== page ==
Digital Education and Skills
Research shows that basic digital skills are needed for almost every job, from farming (using software to maintain livestock records) through to car mechanics (using applications to diagnose vehicle defects). However, the level of skills and understanding required is increasing fast. As the Logan Review says, “many sectors of our traditional economy, such as Law and Financial Services, are increasingly being disrupted by Internet Economy business models and techniques. It would be wise to equip our future professionals with a basic grounding in the discipline.” Digital skills are needed at every level of an organisation – and it is vital leaders show both digital thinking and digital leadership for organisations to thrive in a digital world.
Ensuring we have a strong, digitally skilled workforce will be a key driver to inclusive economic growth, and it will support the digital technologies sector – a high-growth sector that is key to economic recovery. A recent CBI Scotland study indicates that the adoption of new technologies – and the skills to use them – could add £25 billion to the Scottish economy over the next decade, but this will only be realised if we raise the digital competency of everyone in Scotland.
Before the pandemic, the shortage of skills required to meet the demand for digital roles was restricting growth both within the digital sector and across the wider economy. Research indicates that in Scotland 75% of all advertisements for jobs classified as ‘low-skilled’ now require baseline digital skills such as the ability to use spreadsheets and word processing applications. But only 77% of people in Scotland aged over fifteen can complete all seven tech skills considered to be “foundation” level, compared to the UK average of 84%.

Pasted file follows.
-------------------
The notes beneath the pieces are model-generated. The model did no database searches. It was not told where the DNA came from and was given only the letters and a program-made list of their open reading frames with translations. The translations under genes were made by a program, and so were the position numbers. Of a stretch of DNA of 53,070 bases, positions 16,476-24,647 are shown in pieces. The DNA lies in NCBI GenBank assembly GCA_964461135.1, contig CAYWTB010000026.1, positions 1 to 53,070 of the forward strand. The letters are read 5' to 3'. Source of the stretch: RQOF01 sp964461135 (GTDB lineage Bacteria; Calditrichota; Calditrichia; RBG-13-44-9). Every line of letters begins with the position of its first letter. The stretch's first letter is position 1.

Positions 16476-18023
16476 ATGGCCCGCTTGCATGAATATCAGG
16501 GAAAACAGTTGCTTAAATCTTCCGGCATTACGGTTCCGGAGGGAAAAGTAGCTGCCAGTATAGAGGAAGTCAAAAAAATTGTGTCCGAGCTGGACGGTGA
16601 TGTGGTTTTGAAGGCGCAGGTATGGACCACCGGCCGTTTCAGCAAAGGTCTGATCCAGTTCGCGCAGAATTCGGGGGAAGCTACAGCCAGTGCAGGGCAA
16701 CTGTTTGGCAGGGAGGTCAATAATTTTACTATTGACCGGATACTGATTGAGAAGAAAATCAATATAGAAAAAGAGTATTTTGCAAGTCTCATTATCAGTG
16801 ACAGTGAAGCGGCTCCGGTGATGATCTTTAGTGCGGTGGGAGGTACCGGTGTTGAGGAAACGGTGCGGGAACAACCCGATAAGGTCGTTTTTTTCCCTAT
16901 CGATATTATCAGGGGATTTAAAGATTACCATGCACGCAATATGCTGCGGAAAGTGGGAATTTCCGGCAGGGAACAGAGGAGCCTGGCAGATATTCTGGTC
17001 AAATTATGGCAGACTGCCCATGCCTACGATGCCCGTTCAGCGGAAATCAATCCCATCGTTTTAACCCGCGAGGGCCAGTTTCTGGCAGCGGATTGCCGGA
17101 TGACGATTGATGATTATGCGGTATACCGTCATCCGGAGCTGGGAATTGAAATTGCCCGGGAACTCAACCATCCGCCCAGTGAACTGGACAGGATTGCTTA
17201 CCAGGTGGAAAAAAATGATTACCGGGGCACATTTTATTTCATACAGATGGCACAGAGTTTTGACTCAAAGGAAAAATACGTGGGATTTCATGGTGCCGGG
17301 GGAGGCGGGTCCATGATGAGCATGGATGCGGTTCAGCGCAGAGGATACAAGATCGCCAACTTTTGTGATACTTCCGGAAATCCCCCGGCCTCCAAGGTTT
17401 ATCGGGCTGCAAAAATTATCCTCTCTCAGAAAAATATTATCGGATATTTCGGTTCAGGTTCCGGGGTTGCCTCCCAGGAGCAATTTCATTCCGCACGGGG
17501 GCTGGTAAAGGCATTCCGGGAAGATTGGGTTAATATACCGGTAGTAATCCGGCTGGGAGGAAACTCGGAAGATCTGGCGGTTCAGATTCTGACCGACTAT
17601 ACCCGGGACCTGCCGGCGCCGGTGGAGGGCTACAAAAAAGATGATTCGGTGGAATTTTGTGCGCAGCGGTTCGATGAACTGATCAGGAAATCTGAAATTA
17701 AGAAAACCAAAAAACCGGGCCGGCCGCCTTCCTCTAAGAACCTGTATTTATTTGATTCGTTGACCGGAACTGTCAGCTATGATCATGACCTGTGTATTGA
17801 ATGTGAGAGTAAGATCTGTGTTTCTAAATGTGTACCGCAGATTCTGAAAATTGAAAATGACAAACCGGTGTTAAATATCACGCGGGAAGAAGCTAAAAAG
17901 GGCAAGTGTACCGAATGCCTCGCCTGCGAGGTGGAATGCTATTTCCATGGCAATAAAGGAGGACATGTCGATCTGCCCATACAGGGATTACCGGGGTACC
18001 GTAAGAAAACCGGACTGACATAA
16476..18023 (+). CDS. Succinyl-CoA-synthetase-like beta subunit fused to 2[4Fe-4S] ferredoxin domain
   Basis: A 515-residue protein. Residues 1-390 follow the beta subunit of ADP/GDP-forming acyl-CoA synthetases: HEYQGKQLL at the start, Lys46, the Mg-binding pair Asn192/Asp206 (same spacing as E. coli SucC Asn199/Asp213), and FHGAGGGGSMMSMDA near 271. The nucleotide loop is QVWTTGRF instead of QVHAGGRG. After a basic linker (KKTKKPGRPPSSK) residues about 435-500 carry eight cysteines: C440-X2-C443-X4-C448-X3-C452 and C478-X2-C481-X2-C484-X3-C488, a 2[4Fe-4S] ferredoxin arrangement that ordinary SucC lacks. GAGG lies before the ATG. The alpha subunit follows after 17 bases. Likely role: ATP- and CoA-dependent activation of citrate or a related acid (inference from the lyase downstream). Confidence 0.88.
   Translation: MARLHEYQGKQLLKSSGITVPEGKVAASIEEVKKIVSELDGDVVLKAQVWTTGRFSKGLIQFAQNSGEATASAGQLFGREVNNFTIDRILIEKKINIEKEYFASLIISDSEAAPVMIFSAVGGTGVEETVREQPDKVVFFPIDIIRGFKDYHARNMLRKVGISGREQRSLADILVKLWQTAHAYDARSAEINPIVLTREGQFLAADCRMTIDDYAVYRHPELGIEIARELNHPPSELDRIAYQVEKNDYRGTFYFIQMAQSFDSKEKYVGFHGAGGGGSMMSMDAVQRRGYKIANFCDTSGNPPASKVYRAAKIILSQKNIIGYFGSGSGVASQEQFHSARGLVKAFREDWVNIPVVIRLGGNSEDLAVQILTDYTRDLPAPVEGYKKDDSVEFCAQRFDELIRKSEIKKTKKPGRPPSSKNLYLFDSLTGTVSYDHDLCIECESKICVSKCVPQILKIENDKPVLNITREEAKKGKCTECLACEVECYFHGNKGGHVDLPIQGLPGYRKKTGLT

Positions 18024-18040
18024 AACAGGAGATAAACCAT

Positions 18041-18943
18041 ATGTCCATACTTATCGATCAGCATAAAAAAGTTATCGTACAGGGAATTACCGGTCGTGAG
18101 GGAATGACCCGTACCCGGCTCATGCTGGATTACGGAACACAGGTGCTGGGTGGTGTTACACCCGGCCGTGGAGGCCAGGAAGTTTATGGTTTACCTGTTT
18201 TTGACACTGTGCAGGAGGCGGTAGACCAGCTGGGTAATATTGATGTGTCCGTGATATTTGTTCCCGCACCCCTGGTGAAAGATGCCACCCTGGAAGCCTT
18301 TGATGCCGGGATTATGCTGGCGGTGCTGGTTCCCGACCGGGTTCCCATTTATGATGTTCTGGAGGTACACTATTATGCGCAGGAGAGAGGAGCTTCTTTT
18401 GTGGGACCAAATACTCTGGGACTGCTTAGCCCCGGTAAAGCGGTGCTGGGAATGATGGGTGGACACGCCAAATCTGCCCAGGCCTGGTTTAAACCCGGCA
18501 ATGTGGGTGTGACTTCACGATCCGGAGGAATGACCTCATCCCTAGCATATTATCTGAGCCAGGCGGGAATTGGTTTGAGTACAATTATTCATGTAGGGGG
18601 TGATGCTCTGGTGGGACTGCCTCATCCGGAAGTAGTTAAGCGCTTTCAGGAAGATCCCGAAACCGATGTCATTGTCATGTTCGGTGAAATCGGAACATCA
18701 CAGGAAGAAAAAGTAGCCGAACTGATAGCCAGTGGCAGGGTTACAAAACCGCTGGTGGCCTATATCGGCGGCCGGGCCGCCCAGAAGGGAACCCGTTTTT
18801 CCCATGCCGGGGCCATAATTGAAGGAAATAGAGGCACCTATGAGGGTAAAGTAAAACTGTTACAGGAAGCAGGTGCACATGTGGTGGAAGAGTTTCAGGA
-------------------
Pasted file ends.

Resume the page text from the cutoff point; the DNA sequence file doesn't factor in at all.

Only when people have achieved proficiency in all seven foundation levels can they begin to develop skills considered to be essential for employment, and just 39% of the Scottish workforce is able to complete the essential employment skills, A different study suggests that by comparison, in the Netherlands, 83% of the population has above basic levels of communication skills, and 81% has above basic problem-solving skills broadly comparable to these essential skills.
We established the Advisory Group on Economic Recovery (AGER) in April 2020, with the remit of providing expert advice on Scotland’s economic recovery once the immediate emergency, created by the pandemic, has subsided. Its report  highlighted that whilst Scotland has a highly qualified labour force, the nature of the Scottish labour market (insecure work, underemployment, in-work poverty, etc.) raised concerns about whether these skills were being fully utilised. It also identified sectoral skills gaps relating to digital technology as being most prevalent in agriculture, hospitality and retail.
We have had success in addressing the future skills pipeline, with increases in young people studying computing science at Level 7, and at university, as well as in the number of modern apprenticeships., We have also made interventions at the advanced digital skills level and supported people to upskill and reskill into digital roles, including targeting those furthest away from the job market. For example, the launch of the Digital Start Fund in 2019 – aimed at those on low or no incomes and who have not recently benefited from further or higher education – gives the opportunity to develop new digital skills and targets the skills gap in the digital technologies sector. Another example of progress is the development of a robust cyber security skills pipeline, embedding cyber security learning and skills development opportunities across our education and lifelong learning system.